Our mobile devices not only need to be portable, but they also need to be synchronized with our inbox, calendars, and other computing devices. In this video, you’ll learn about these data types and the synchronization options and connectivity needed for Android and iOS devices.
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Our mobile devices are storing so many different kinds of information inside of them. We might have something like contacts which keeps a list of everybody we happen to know. This is not only useful for personal use but obviously for business use as well.
Our mobile devices are also running applications and programs for us. If we lose our device we will certainly need to recover those applications later on. I’m doing a lot of email on my device, you probably are as well. And so all of our emails are stored on these mobile devices. And of course we keep things like videos and pictures, and media on our mobile devices. And we want to be sure there were able to synchronize all of these mobile devices with a third party device.
We’re usually synchronizing our mobile devices with our desktop computers. So we want to be sure that if we add a contact on our mobile device, that contact will be updated on our desktop. And if we update on our desktop, that change will also be seen on our mobile device. With iOS, we use iTunes from Apple to be able to perform this synchronization. It synchronizes everything that’s in our phone.
So all of the things that we’re adding, like music, and pictures, and applications, will all be synchronized and backed up to this iOS that’s on our desktop. This backup is done automatically when we synchronize. We don’t even have to think about it during the synchronization process, so it’s very easy to have all of our data backed up. That means if we lose our phone we can buy a new one, plug it in to our iTunes desktop and it will take the backup and restore it onto our new device.
Android devices don’t quite have the same comprehensive synchronization functions available. But there is a lot of synchronization that is done online to Google. We know that the Android operating system was built with synchronizing online to Google in mind. So it can avoid a lot of the things that we see when we’re using iTunes, everything simply happens over the network to Google’s online servers. But if you like to have that local synchronization, there are some third party tools available. Things like doubleTwist can take that synchronization on your Android and make it look and feel like the synchronization that we might do on an iOS device.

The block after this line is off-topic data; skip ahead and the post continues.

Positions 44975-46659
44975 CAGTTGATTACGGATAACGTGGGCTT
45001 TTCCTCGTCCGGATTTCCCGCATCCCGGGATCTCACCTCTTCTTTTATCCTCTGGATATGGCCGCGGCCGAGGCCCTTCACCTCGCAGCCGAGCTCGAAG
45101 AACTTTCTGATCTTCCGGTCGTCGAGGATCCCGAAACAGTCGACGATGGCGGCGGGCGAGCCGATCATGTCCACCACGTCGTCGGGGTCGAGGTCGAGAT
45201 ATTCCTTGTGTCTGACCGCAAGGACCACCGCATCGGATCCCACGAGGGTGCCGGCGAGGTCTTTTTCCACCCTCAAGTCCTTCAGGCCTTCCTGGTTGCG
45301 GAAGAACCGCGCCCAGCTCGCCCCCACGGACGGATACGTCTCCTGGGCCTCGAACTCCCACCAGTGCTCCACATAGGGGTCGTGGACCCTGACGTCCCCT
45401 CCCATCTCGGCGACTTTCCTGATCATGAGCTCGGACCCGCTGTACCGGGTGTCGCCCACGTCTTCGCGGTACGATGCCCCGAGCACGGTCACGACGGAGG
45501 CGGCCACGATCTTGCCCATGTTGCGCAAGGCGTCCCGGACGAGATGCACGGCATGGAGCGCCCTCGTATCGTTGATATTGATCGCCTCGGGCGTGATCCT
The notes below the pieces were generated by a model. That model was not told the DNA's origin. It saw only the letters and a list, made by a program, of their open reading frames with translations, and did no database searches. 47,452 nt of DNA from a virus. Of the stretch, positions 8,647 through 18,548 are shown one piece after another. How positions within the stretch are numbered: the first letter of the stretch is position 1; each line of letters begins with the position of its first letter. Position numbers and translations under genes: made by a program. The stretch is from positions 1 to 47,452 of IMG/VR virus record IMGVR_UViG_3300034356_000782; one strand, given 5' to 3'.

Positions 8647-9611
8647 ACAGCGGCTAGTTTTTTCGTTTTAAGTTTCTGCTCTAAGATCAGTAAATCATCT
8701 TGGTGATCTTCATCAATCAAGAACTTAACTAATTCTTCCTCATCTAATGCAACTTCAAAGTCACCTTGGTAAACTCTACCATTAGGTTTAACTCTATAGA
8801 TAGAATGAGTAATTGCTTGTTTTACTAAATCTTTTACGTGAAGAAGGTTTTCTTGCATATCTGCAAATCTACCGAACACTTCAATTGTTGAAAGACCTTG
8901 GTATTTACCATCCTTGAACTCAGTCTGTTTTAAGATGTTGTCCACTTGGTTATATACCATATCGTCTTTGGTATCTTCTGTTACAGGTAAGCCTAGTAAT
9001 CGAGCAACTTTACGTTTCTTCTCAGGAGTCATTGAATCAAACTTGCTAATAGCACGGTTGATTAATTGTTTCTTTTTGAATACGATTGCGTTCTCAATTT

There are a number of different connection options we have available to perform this synchronization on our mobile devices. On iOS we would use USB on our desktop computers, but the connection into our iOS device is proprietary. Older iOS devices use this Apple 30 pin connection and newer devices use this 8 pin connection that Apple calls a Lightning connection.
You can also, of course, synchronize over your 802.11 wireless network that you might have in your home and office. And of course, a number of synchronizations can be done across your mobile cellular network as well. Android device connectivity doesn’t use these proprietary connectors, it instead uses a very open and well used connection called USB Micro-B.
You’ll notice that this will work on your Android phones. You probably also have a number of devices that also use exactly that same type of connection. And of course, you can use your 802.11 wireless and your mobile provider network as well, to provide that synchronization up to the Google servers.
Category: CompTIA A+ 220-802